True story. She hadn’t found a wallet, only a penny in a seam at the bottom of the backpack. Pennies were everywhere back then. Liza had found a few at the campsite’s playground and they were always around the schoolyard or inside her dad’s plush recliner. Bills were different. Her dad seemed to oscillate between having hundreds: stuffed in the freezer, jammed in a tin, sometimes spilling out of the bread basket on the kitchen counter, to having none. Sometimes for weeks at a time.

Liza’s kindergarten teacher had told her that dead people sometimes left coins behind for their loved ones to find. Liza was enamoured with the idea. Since her mother never came back after running off, she assumed the pennies must have been from her. Only later did she learn most mothers sent dimes; heaven’s coin of choice.


With her back to the deer, Liza dumped the rest of the coffee in the river. It took a few tries to screw the lid back on the Thermos. Now, what to do with the backpack? She’d already gotten in trouble twice since the camping trip began. Once for not collecting enough kindling, (she and her brother had been told to each collect a big pile, but she’d gotten distracted by ladybugs and her pile was deemed ‘not big enough’). And a second time for coming out of the tent last night after she’d been put to bed. Just like at home, bedtime for her was adult time for him.  But she had to pee. Her father softened slightly when she explained this. He couldn’t be too mean because he had company around the fire, someone with a guitar—the neighbor?—and he’d let her have cream soda before bed. He still grounded her, but only from the TV and only for a day and only when they got home.

She was probably already in trouble a third time. She was supposed to be playing at the playground. Her dad had dragged her and her brother out of bed early and sent them off so he could deal with some stuff. She noticed he smelled funny, like the nails in his workshop and he didn’t make pancakes like he promised.

She’d been on the swings when she’d spotted the deer and followed it into the woods. At least no one had come looking for her. Yet. Her brother was supposed to be watching her but there were other boys at the playground. Other boys with Hot Wheels and they took turns racing them down the aluminum slide. The orange Porsche always won. Maybe he’d be the one to get grounded this time.

Liza slipped the Thermos back inside the backpack. Her knees were dirty. She’d have to clean them before she went back. The playground was built on gravel, not dirt. The empty M&M package hung out of her shorts pocket. She scrunched it in her fist to make it small, poked it down deeper. She could burn it in a fire. The neighbor had one going this morning. She could smell it over the coffee, over the nails.


A man in a collegiate sweater boards the bus. Liza wonders what he’s studying. Criminology? Math? Phys-ed? 

It was a biologist counting ticks on the northern Appalachians moose population who found John Doe. He was a skeleton by then and his bones had been scattered. The handiwork of a scavenger or two. The back of his skull had been partially crushed, but the artist had still managed to reconstruct his face. She had him fair, with a full head of hair, styled and well-groomed. No clothes had been found with the body so she put him in a navy K-way jacket.

That was back in 2003, a time of nightclub fires and hurricanes. The US was invading Iraq, everyone was joining the EU and the first cloned horse was born. At twenty-five, Liza had just moved out and no one was thinking about John Doe. He didn’t match a single missing person case in Canada or the US.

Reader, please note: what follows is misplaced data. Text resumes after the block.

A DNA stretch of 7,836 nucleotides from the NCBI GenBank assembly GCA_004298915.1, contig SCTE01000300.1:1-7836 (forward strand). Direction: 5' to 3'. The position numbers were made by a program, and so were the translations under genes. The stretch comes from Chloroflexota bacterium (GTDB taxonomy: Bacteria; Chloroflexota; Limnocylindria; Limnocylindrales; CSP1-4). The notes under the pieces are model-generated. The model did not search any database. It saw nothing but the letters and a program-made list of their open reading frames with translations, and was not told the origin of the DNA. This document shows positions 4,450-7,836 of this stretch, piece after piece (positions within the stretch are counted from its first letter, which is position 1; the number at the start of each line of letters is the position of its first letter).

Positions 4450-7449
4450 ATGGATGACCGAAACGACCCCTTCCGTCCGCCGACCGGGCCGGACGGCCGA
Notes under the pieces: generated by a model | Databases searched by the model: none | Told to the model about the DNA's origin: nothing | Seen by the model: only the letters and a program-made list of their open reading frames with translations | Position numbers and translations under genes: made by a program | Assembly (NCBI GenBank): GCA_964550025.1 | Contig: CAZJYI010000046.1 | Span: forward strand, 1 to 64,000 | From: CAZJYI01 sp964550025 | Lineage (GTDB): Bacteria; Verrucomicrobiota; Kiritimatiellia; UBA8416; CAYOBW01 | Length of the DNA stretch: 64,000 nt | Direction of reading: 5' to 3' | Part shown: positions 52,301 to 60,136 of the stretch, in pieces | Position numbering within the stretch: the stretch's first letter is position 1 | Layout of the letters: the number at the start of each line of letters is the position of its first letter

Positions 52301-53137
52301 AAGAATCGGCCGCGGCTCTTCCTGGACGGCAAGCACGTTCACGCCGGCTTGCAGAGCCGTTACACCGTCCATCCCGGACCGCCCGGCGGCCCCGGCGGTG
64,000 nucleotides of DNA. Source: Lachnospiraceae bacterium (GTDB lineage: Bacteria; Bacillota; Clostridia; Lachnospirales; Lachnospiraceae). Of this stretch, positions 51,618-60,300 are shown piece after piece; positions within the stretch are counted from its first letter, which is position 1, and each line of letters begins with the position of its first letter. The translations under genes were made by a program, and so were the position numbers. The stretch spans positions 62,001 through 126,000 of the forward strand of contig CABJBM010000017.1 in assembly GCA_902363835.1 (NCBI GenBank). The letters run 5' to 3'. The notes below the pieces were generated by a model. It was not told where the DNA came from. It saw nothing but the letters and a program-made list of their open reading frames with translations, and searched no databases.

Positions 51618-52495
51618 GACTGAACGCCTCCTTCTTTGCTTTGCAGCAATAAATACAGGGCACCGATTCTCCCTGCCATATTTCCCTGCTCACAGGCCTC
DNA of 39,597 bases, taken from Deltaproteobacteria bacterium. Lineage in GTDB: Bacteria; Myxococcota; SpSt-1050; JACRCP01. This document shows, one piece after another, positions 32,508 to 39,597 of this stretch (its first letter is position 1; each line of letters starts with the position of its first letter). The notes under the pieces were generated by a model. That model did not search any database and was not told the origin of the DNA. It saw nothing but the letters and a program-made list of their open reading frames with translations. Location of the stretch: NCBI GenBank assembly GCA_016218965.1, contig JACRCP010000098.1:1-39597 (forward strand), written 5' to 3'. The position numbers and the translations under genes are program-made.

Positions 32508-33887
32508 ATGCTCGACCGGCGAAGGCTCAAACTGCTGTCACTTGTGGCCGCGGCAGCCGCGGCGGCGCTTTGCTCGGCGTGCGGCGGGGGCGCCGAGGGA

Liza moves her foot and the wheelie suitcase begins to roll. The mother tries to stop it with her knee, stirring the baby, but the case keeps moving. The college student, standing in the aisle, jumps into action, halting the luggage with his boot. The commotion causes Liza’s phone to slip from her lap. She bends to retrieve it before anyone can view the story of the backpack projecting from her screen. The holy man leans in to recover his wheelie bag. Liza notices a dime wedged into the seat bracket as she and the holy man clash heads.


Liza had noticed the swamp when they’d first arrived at the campsite a few days earlier. She and her brother had been following a bike trail in the woods when they’d taken a wrong turn. They didn’t make it very far, one couldn’t in training wheels, but that didn’t stop them from exploring. There was a massive rock in the distance that her brother wanted to climb. He was always throwing his Hot Wheels off things to see which one best survived the damage. They ditched their bikes and marched through the knee-high woods when it started to get wet. Real wet. Her bother was in flip flops. Those could dry off, but Liza was in sneakers because she couldn’t pedal in flip flops. Her dad would get mad if she got her sneakers wet even though they were two sizes too small. So, they headed back, her brother pushing her most of the way, angry that he couldn’t prove that the Baja Breaker with the separate plastic opening hood wasn’t the toughest truck in his collection.

Liza tried to find her bearings. She looked to the deer for direction, but it must have fled when she was cleaning her face with the crewneck. To get to the swamp, she’d have to cross back over the river, follow it toward the bike rental hut and hang a left, but she’d have to do all that under the cover of the trees. Why couldn’t the backpack be green or camo, like her dad’s? She took off her sneakers and crossed the river barefoot.


Liza holds a tissue to her forehead, keeps her phone close to her face. The article says his name is Elliott Claassen. Of course, she already knows this. The double “A”s and double “S”s in his last name remind her of the two “L”s on his backpack. She’d found his wallet a month ago when her father was transferred into hospice care. Her father’s house, her childhood home, nestled on the right street in a now gentrified neighborhood, was popular amongst real estate agents. Whenever Liza went to visit, there was always a new flyer in the mailbox. Thinking about selling?

Liza was.

When her father first got sick, her brother wanted to keep the house. Being three years older, he remembered their mother. Her soft arms and long hair. The way she slept in his bed when he heard noises at night. When he heard the company. He remembered the night she ‘ran off’ too. “Milk,” he’d told her. “She was going to get milk. For you.”  

To him, selling the house meant forgetting her. As long as he could run his fingers across the empty Hot Wheels shelves, trace the cigarette burns in the linoleum, smell his childhood sheets, her memory would stay alive. Unfortunately, he was crushed by a crane before their father even had his first chemo treatment. The trades had been a bad idea. Not enough practice. Shortly after the camping trip when she’d found the backpack, they were banned from the workshop. Company didn’t come around as often and their dad got a job in a plant.